This study was carried out in Tanzania. The study was intended to examine the levels of debt and equity employed by companies quoted on the Dar es Salaam Stock Exchange (OSE) in financing their businesses. The study also aimed at identifying the significant factors that influence the capital structure and further to examine the financial managers' opinions on the factors they perceive important in influencing the capital structure. The study focused on 9 selected non-financial companies quoted on the (OSE). The data was collected for 10 years beginning 2000 to 2009 and was obtained from the companies' financial reports and from questionnaires that were mailed to the (CFOs) of all the 9 companies. The most important theories that have guided this study are pecking order theory, agency cost theory and trade-off theory. By using descriptive analysis, it has been found that companies quoted on the (OSE) are on average moderately levered as they prefer relatively more equity to debt. By using regression analysis, the empirical results show that the significant factors influencing the capital structure of companies quoted on the (OSE) are; industry class, company profitability, company size, non-debt tax shields and growth opportunities. Contrary to the outcome of prior studies in developing countries, this study finds that asset tangibility, earnings volatility and effective tax rate are positively related with capital structure. The results of regression are consistent with the opinions of the CFOs except for assets tangibility, earnings volatility and effective tax rate which are perceived by (CFOs) as important factors while the regression analysis shows them as not influential factors on capital structure by companies quoted on the (OSE)The possible explanation for these differences may be that company officials perceive some of the factors as important while in reality they are not. This study makes several contributions to the body of knowledge as well as providing insights to academicians. The study further reveals that there is no single theory that simultaneously predicts the full set of the reliable factors; this warrants further development of the capital structure theories. Finally, the researcher concludes that capital structure decisions varies from country to country and even from industry to industry and should be dealt as such.
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    Determining the venture capital investment framework for MSMEs: the perspectice from venture capital funds in Kenya
    (Strathmore University, 2012) Kamau, Juliana
    The purpose of this study was to develop the venture capital (VC) investment framework for micro, small and medium enterprises (MSMEs) in Kenya. The study extended previous works done on the venture capital investment process (VCIP) from other countries to the Kenyan context. The researcher collected data in 2010 through in-depth interviews and secondary sources from seven venture capital funds (VCFs). Data were presented and analyzed using cross case matrices, figures and content analysis. The study examined the three phases of the investment process: pre-investment, investment and post-investment phases. The study explained how VCFs made their investment decisions from when they generated a deal with an MSME until the time they exited from the deal. The key results showed the differences found in the VCIP in Kenya. The results indicated that MSMEs in Kenya received more benefits at the pre-investment phase. One noted benefit was that VCFs assisted entrepreneurs to prepare business plans. VCFs also educated entrepreneurs on the VCIP thus committed more resources in the pre-investment phase. The results also showed that micro enterprises did not receive VC because of the risks involved. This was a key result because the expectation was that VC was essentially for micro enterprises. However, market and industry data on micro enterprises were often either inadequate or unavailable thus making it difficult for VCFs to make decisions on investment opportunities and increasing investment risks. The results also suggested that lack of VC associations, local VCFs and inadequate support from the Kenyan government increased the challenges faced by VCFs that attempted to invest in MSMEs in Kenya.Areas for further research include a study on the entrepreneurs’ perspective, to suggest ways to improve the VCIP. Further study is also required on why local investors have not established VCFs in Kenya. A comparative study on the success of those MSMEs financed by debt capital versus those MSMEs financed by VC could also be conducted.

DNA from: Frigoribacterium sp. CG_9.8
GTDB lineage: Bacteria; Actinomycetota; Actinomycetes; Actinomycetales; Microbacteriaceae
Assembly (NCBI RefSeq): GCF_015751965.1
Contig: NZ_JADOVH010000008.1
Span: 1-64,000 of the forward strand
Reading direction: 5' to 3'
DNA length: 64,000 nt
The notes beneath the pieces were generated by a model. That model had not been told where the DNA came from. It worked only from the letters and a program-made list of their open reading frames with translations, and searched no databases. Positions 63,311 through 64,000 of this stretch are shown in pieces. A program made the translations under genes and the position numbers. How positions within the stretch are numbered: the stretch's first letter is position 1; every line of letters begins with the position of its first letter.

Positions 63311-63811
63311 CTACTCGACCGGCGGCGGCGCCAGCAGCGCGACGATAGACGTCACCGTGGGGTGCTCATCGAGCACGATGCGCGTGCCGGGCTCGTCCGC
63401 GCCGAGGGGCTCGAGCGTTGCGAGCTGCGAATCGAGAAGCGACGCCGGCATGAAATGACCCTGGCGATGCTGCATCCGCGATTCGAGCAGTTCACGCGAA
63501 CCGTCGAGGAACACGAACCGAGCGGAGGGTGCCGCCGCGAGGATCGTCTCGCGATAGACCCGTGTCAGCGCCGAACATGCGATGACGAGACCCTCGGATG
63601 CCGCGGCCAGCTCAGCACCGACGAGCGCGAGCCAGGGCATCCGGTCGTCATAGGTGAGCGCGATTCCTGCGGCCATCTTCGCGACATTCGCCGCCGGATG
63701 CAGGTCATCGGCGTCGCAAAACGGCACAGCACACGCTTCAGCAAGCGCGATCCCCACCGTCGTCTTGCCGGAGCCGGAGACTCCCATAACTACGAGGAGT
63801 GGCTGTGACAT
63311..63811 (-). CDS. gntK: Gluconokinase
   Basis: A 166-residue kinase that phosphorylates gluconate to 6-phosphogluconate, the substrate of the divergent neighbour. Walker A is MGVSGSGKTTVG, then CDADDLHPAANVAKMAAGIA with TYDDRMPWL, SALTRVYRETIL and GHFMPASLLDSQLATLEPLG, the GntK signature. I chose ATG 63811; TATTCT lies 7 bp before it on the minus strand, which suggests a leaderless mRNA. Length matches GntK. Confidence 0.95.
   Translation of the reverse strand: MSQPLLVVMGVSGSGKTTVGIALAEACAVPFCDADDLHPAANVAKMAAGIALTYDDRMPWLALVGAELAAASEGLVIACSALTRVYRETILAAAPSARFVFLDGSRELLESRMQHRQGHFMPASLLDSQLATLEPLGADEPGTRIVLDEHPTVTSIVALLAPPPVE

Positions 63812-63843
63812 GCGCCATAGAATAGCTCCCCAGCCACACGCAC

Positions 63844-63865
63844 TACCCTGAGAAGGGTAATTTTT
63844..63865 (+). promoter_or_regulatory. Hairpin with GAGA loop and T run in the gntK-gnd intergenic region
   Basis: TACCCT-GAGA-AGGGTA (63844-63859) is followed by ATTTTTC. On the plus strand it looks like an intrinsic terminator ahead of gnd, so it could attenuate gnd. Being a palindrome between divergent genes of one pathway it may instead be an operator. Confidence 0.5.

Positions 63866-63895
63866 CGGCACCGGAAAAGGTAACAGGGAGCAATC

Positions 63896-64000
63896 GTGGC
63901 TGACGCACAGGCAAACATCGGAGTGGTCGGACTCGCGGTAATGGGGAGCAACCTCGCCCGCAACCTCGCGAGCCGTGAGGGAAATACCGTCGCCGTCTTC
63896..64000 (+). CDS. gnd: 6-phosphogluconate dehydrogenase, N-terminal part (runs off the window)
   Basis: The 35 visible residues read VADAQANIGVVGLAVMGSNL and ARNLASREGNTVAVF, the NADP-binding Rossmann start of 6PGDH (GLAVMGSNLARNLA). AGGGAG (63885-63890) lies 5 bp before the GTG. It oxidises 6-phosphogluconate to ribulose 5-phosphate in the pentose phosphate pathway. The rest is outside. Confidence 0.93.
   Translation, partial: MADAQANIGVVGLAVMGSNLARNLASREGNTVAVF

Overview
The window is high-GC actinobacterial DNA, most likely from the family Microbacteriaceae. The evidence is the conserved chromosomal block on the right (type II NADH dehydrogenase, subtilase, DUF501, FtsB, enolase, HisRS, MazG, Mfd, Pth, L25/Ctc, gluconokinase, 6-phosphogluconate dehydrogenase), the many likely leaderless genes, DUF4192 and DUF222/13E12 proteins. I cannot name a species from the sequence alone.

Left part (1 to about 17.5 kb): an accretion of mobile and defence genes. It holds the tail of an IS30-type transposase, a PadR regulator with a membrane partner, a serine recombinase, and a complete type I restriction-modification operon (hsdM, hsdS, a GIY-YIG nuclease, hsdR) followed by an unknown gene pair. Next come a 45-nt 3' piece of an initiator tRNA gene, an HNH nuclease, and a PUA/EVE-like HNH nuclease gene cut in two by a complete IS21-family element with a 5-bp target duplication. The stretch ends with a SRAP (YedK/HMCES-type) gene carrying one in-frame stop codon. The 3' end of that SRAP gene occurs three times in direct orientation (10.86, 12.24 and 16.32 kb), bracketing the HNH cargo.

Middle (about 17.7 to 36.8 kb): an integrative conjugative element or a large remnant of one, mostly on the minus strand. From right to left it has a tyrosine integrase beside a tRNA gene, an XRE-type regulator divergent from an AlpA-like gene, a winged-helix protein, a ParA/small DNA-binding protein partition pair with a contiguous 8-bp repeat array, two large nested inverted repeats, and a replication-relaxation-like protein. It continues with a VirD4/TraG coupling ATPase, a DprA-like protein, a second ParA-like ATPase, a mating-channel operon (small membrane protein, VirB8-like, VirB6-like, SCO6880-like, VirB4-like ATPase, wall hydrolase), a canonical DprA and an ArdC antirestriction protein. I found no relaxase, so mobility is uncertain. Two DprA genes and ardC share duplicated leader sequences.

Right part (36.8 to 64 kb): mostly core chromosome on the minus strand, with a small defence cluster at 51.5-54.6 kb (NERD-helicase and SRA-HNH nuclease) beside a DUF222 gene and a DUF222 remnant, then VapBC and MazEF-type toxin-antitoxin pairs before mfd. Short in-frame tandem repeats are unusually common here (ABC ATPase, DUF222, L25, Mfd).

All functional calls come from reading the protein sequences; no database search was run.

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    Working Capital Management Efficiency: an empirical Survey on Tanzanian Universities
    (Strathmore University, 2011) Lemeri, Mary F.
    Efficient working capital management is one of the pre-conditions for the continued existence of organizations. This study examined the efficiency of working capital management (WCM) in Tanzanian universities. A sample of 8 out of 31 universities in Tanzania for a period from year 2005 to 2009 was studied. To measure the efficiency of WCM, three index values namely performance, utilization, and efficiency indices were computed. Different variables affecting WCM efficiency including return on assets (ROA), earnings before interest and tax (EBIT), number of computers and computer software were studied. Further, university sizes, growth in number of students, and type of university (Government or Private) were used as control variables. The data were analyzed using descriptive statistics, Pearson's correlation and regression. The findings of the study indicate that Tanzanian universities have managed their working capital satisfactorily. The result shows that there is a positive relationship between WCM efficiency and university's earnings. This means that the higher the earnings, the greater the measure of efficiency in working capital management. The study also found a positive relationship between number of computers and working capital management efficiency. It implies that an increase in number of computers with proportion to the number of finance staff lead to the efficiency in WCM.